Heavy snowfall last February wreaked havoc on North Texas. Let’s hope we don’t see a repeat this week.

Oh, what a lovely weekend we had, with sunny skies and nice, moderate temperatures. But you knew it couldn’t last.

The latest forecast from the National Weather Service says it’s going to start raining here in Dallas-Fort Worth tonight, with showers and thunderstorms moving in, along with winds coming out of the north at about 20 to 25 mph, and gusts up to 30 mph — plus temperatures at about 30 degrees. But it is destined to get wetter — or icier — and colder.

NWS says there will be freezing rain and sleet and some snow as night turns into morning, up through about noon Tuesday, with the temperature falling to around 22 by noon, with the wind picking up to 25-30 mph, and gusts up to 40 mph — and a wind chill factor in the single digits. Snow — possibly heavy — could continue to fall on Tuesday, and it’s going to be even colder Tuesday night, with a temperature around 15 degrees and the wind chill below zero.

The cold spell isn’t going to let up till Friday when we may get above freezing, although the chance of snow will persist through Friday night.

Of course, that is the forecast right now, at 12:40 p.m. on Monday. Since this is Texas, that could change in the next hour or so! Still, chances are it’s going to be cold and wet and icy and snowy this next week. So I thought I would pass along these helpful hints just e-mailed to me by the Texas Division of Emergency Preparedness:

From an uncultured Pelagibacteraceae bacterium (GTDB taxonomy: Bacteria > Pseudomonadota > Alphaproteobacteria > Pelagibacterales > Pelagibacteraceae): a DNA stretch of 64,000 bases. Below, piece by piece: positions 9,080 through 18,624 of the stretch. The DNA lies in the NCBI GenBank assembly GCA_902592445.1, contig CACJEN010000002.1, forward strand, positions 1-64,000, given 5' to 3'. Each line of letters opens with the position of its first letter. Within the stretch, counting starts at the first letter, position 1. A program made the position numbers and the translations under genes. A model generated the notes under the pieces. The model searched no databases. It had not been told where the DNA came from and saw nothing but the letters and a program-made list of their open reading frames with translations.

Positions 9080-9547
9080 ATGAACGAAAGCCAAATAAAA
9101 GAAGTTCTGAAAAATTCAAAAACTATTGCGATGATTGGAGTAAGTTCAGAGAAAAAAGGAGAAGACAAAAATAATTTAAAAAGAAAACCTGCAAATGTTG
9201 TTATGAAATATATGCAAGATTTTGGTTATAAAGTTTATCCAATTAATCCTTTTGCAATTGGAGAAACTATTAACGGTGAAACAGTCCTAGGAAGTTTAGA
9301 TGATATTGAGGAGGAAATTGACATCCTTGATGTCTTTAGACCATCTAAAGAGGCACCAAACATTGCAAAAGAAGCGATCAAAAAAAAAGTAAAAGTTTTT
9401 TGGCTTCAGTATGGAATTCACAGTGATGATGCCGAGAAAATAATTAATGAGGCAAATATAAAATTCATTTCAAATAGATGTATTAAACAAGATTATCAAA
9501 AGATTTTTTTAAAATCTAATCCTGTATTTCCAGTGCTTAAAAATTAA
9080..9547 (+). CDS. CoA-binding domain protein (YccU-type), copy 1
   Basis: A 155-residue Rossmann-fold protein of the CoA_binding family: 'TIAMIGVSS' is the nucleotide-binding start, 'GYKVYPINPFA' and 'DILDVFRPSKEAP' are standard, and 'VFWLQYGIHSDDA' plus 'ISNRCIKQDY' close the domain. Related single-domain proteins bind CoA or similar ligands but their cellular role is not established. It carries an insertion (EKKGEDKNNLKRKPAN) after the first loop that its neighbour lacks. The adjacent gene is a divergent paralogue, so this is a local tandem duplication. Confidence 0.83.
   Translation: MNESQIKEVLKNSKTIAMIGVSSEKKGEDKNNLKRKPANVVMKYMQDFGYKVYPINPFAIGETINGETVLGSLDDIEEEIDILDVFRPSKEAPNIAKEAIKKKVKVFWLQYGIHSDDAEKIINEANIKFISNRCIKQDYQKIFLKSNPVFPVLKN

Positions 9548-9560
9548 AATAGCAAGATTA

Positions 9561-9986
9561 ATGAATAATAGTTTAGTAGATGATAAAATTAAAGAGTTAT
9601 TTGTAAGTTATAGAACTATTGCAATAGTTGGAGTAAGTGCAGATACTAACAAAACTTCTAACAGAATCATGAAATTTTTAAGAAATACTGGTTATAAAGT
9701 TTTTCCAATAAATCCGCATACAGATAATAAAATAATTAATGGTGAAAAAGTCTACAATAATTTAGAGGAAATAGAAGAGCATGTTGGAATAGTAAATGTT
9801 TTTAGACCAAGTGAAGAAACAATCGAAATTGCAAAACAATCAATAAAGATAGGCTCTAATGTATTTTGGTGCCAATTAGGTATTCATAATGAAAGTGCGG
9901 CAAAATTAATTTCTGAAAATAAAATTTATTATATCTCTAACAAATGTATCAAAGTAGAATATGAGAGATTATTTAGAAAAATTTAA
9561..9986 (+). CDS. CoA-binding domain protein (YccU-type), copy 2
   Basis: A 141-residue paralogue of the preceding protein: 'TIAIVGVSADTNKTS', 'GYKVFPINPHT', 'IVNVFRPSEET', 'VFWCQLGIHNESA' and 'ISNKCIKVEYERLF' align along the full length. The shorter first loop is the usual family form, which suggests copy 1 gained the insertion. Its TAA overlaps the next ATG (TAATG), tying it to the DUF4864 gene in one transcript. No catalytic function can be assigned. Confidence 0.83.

When winter storms threaten, monitor broadcast media and NOAA Weather Radio for information. Keep your gas tank full to avoid ice in the tank and fuel lines. On icy roads, drive slowly and increase distance required for stopping. Watch for downed trees and power lines across roads. If power is out, treat all intersections as four-way stops.

• Blankets/sleeping bags and extra clothing, mittens and hat
• Cell phone, radio, flashlight, extra batteries
• First-aid kit and pocket knife
• High calorie, non-perishable food, bottled water
• Sack of sand or cat litter for de-icing roadway
• Windshield scraper, tool kit, booster cables, tow rope and shovel

If heavy ice on power lines cuts utility service, be extremely careful using generators or gas powered equipment. Carbon monoxide is invisible, odorless and deadly. It can build up in a matter of minutes. Do not use generators, charcoal grills or gas grills inside the house, garage or enclosed space. Do not try to heat the house using a gas range or oven. Be prepared at home:
• Battery-powered NOAA Weather Radio, batteries, flashlights, cell phone and chargers, manual can opener
• One-week supply of food, water, medicine, medical supplies and items for special health care needs, babies and the elderly
• Pet supplies, kitty litter or sand for de-icing steps and walkways
• Heating fuel, properly ventilated emergency heating source such as a fireplace, wood stove or space heater
• Fire extinguisher, smoke detector, carbon monoxide detector
• Warm clothing and extra blankets

For additional winter weather preparedness information, check:
The National Weather Service
The Red Cross
Or the federal government’s winter preparedness site.